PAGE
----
1. Are there markets where agents can trade a fruit for a debt contract? I'm thinking here of a Lucas model I remember where even if individuals are identical you still need an interest rate that guarantees they don't want to trade, otherwise an accidental bump to the interest rate creates a glut of people offering consumption goods and not enough wanting to consume them!

2. Are individuals heterogenous?

3. IF there is no heterogeneity and no market for good-debt trades, why should there be an Euler equation here? There just doesn't appear to be a link between today and tomorrow in your set up. What am I missing?

Deniz: "If there is no investment or tradeable assets, then how do you move consumption into the future?"

In aggregate, agents can't. One individual can do it, provided he can find some other individual who wants to do it the other way. But what if all individuals want to move consumption into the future?

"What does it mean for the central bank to set an interest rate in this context. The way it could make sense is if the fruit is put in a storage bin and the central bank magically turns it into (1+r) times the amount of fruit in the next period."

Good question. But that is not what the central bank is doing in NK models. The central bank does not buy fruit, and has no storage technology.

One question: When there is no investment how can consumption be forwarded into the future? Without investment I don't see how interest rates even matter.

Ed:

1. Good questions. What is that other asset/debt contract? Who issues it? And what markets actually exist in this model? Who trades what in each market?

2 and 3. The simplest NK model assumes all individuals are identical. Each firm has a monopoly on the production of one variety of fruit. Each individual wants to consume all varieties. Symmetric model, with Dixit-Stiglitz preferences. Assume identical agents.

Back later.

Nick,

"Start in equilibrium. Now suppose the central bank makes a mistake, and sets the interest rate too high for one period. Intertemporal substitution of consumption kicks in. The representative agent wants to consume less this period, and so actual consumption drops."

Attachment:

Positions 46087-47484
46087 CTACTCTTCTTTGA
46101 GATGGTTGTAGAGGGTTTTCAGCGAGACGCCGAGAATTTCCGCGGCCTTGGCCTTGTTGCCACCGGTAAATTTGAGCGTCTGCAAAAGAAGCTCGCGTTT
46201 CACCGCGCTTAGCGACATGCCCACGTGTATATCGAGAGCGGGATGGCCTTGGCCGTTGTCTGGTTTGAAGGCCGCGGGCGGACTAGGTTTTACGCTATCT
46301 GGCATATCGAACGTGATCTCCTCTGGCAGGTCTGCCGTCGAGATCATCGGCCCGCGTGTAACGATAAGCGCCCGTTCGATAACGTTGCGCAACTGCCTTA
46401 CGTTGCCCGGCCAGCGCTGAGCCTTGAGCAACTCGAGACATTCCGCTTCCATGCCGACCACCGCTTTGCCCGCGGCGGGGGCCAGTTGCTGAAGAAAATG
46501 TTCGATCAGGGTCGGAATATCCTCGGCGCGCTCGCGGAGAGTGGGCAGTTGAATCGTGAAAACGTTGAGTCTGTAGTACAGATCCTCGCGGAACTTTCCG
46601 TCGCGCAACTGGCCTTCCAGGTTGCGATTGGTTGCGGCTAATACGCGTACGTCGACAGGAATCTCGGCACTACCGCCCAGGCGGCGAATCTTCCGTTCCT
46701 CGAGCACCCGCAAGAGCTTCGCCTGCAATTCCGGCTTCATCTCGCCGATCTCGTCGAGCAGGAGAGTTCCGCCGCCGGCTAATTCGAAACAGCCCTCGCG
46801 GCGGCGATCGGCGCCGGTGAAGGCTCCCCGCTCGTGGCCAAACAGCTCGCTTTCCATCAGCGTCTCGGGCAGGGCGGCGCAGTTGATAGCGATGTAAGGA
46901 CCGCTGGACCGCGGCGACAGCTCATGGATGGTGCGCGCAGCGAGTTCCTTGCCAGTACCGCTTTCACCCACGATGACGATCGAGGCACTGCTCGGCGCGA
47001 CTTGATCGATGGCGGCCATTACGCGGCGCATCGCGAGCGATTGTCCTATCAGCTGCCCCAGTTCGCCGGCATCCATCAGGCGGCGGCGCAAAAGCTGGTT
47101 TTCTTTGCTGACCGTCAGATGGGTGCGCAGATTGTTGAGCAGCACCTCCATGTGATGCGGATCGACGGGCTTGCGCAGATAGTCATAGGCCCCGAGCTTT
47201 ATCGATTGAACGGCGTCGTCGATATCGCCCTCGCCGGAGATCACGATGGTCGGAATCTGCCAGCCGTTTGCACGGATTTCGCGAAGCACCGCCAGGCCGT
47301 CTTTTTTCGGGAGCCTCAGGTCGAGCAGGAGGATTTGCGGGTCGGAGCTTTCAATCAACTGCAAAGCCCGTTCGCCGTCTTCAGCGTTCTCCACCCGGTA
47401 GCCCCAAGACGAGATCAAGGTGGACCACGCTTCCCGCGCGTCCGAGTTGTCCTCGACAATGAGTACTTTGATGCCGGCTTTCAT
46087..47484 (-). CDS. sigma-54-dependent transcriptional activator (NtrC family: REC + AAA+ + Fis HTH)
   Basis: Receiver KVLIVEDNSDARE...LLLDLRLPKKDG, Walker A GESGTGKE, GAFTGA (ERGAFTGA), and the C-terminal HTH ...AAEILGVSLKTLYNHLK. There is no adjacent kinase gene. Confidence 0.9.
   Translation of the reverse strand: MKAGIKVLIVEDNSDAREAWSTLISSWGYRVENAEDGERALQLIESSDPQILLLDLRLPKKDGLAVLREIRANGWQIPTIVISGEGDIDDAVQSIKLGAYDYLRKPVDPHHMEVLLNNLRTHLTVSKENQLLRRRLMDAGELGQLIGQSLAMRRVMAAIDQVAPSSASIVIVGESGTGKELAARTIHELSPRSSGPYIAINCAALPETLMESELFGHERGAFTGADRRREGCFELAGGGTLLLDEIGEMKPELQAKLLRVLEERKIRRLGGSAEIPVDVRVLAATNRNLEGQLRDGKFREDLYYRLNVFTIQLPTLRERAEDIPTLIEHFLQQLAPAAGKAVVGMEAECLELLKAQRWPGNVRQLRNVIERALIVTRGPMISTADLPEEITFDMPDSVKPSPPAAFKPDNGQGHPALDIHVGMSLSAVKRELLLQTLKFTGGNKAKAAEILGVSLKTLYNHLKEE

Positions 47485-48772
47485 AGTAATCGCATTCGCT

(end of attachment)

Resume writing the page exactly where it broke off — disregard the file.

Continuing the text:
Why would the representative agent want to consume less this period? Central bank sets the interest rate they will lend at too high and no one borrows at that interest rate. How does representative agent gain anything by substituting leisure for consumption?

"Good question. But that is not what the central bank is doing in NK models. The central bank does not buy fruit, and has no storage technology."

Then I am not sure what it is that you are trying to model or ask here. The nice thing about 'fancy maths' is that it helps clarify all these implicit assumptions. Perhaps you should list them first. Suppose, as you say, there are heterogenous time preferences, then there'll be trade. The interest rate will be the rate at which people trade fruit over time with each other. If the central bank sets a rate too high, this would be equivalent to a price floor. Borrowers will be scarce and those who cant lend will be forced to consume. So, consumption this period would then go up.

The comments are fascinating...
my 2 cents... Consumption would have to be interest rate dependent. If interest rates are raised, someone expects extra cost and lowers consumption. Likewise, someone expects extra return and raises consumption. Since there is no investment, I assume no savings. All income is put toward consumption, which would not change on balance. In the aggregate people are as free as before to enjoy their leisure. Yet, some may work harder to earn back their extra cost, while some work less from their interest rate boon.
The puzzle looks like a balance sheet issue between equals within the institutions of a somewhat closed commune style economy. Are there employer-employee relationships implied in the puzzle? Who is the implied representative agent?

Alright let me make a fool of myself.
Interest rate shocks are somewhat confusing to me, since I generally think of monetary policy as endogenous. Of course you can model it as partially exogenous, but I don’t have a good story of what goes on in that case. By monetary policy we of course mean an interest rate feedback rule a la Taylor. There is no money often times in these models. I think you can get the picture that NK models are kind of weird/interesting just by sticking to preference shocks and tech shocks.